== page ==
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Cy-Fair high school raises funds and awareness for childhood cancers

September 30, 2018

High school sophomore Sophia Anagnostou kept up with the cheer squad as they pumped up other Cypress Woods High School students on Friday to help raise awareness for childhood cancers.

After being cleared of leukemia in 2017, Anagnostou said her journey to wellness was rough and said awareness could be a step in helping other children get better treatment.

“I had harsh chemo treatments and spinal taps. It was a very rough journey for me. I experienced many life-threatening infections that weren’t supposed to happen,” she said.

After experiencing flu symptoms, loss of breath and constant fatigue, Anagnostou was finally diagnosed with cancer.

Her treatments included weekly chemotherapy infusions and each session could last 30 minutes to all day in a clinic.

She couldn’t finish sixth grade in school and was unable to attend classes during seventh grade.

Gradually, she lost her hair and shed pounds, eventually weighing as little as 63 pounds.

The other side effects included organ failure and a collapsed lung.

Her mother, Tara Anagnostou, said the treatments were a fearful journey because they were just as bad as the disease at certain times.

“Those treatments are so old that they’ve got harsh side effects. They’ve got detrimental side effects even later in life, so we don’t quite know what’s going to affect her right now. It’s kind of bittersweet because they’re putting medicine into her to kill the cancer, but killing all of the good things,” she said.

To help raise awareness of cancer in children, Tara Anagnostou has been involved in Cypress Strong, which is a group of families in Cypress whose children have been diagnosed with leukemia or lymphoma.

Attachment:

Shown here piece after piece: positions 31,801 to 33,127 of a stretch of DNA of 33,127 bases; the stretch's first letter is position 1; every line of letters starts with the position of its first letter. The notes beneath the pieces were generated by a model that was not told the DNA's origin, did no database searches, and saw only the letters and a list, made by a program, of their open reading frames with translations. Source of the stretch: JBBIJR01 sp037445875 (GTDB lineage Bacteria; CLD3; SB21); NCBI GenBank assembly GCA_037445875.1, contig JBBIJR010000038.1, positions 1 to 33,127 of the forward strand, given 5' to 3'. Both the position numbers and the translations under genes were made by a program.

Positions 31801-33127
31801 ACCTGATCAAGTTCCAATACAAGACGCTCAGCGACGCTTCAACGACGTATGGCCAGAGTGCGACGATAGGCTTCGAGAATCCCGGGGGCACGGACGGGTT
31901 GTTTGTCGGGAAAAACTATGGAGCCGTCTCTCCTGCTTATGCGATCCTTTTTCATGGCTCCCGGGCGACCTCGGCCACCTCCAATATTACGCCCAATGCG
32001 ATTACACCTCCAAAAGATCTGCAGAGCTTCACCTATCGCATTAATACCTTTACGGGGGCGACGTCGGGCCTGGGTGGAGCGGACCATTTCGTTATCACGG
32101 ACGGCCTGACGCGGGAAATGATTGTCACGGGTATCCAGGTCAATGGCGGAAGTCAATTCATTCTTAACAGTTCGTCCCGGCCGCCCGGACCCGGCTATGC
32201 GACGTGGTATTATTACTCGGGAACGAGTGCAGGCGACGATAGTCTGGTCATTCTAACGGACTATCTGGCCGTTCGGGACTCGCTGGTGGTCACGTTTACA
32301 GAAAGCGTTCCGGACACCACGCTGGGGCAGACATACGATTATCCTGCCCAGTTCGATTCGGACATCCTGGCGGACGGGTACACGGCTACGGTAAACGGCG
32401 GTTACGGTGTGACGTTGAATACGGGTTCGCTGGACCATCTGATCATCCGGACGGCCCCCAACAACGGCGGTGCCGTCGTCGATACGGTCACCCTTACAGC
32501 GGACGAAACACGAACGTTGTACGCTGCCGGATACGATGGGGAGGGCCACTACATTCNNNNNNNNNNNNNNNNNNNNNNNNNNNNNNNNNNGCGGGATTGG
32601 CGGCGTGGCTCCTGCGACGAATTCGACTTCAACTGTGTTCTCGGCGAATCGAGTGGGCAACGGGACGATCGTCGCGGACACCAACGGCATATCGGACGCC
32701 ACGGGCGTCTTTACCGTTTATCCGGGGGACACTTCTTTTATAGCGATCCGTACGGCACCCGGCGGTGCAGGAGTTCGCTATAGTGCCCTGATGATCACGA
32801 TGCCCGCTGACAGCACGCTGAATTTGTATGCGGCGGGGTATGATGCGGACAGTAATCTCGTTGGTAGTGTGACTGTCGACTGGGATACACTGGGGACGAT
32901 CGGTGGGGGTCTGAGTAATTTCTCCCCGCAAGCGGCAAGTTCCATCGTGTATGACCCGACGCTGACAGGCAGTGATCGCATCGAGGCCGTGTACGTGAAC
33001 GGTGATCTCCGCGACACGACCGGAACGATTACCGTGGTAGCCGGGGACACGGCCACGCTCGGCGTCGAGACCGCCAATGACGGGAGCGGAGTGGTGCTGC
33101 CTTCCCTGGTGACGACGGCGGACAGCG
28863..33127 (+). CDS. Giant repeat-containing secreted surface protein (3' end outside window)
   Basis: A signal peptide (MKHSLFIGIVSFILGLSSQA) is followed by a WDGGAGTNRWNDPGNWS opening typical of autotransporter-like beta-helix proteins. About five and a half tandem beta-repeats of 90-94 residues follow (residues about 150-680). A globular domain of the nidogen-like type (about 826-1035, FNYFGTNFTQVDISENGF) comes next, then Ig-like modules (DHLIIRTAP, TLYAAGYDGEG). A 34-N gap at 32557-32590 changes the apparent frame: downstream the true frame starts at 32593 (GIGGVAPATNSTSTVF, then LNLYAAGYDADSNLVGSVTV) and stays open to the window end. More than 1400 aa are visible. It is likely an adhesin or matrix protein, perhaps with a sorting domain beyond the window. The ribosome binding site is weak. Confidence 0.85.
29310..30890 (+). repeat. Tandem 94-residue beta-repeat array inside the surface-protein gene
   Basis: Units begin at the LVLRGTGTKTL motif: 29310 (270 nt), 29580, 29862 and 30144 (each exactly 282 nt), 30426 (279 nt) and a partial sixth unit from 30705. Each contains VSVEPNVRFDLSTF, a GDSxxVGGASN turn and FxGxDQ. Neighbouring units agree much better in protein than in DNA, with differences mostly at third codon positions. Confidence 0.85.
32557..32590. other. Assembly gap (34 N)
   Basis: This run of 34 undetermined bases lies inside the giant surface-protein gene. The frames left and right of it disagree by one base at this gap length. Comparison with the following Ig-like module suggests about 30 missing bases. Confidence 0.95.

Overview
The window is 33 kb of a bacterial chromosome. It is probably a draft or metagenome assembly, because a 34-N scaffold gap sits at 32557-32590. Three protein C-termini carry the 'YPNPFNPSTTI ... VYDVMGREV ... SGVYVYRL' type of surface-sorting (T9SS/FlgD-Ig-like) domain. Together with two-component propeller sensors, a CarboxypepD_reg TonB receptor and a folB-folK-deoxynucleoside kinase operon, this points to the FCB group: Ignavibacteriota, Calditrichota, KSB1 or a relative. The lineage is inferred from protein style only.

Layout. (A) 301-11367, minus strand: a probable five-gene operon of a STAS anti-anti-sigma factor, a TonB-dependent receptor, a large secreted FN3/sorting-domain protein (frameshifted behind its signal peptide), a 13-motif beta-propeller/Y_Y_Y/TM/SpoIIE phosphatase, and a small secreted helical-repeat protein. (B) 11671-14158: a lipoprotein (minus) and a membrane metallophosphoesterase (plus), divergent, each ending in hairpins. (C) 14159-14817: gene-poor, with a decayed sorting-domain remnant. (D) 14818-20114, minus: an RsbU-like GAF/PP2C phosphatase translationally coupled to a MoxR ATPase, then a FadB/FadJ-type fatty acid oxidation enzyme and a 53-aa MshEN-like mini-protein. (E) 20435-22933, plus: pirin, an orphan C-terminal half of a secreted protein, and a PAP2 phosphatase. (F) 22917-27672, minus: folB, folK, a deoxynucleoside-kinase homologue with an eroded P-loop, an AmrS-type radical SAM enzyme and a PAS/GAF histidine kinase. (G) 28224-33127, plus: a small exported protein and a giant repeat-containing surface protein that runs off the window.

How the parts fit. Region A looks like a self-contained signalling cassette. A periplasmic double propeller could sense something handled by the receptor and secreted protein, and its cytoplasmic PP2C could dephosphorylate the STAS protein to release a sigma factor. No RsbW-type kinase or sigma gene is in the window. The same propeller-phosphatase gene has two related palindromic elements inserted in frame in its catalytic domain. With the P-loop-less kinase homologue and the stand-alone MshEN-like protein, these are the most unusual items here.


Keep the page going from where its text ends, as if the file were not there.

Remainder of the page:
According to the American Cancer Society, the rate of childhood cancer has been increasing slightly in recently years and more than 10,000 children under 15 are expected to be diagnosed in 2018.

Tara Anagnostou said that as more children are affected, raising awareness and getting federal funding for healthcare and better treatments with less serious side effects is important.

Cheer coach LaManda Singletary helped raise funds all week by selling wrist bands to students and organizing the pep rally.

She learned about Anagnostou’s struggle with cancer and reached out to Tara Anagnostou to help.

In all, the weeklong effort raised, $2,300 and was presented to Cypress Strong.

September is childhood cancer awareness month and gold is the cause’s designated color. Singletary said the awareness campaign will continue into the future.

“I feel like this will be a tradition for Cy-Woods. We will go gold one week every year in September now,” she said.

mayra.cruz@chron.com

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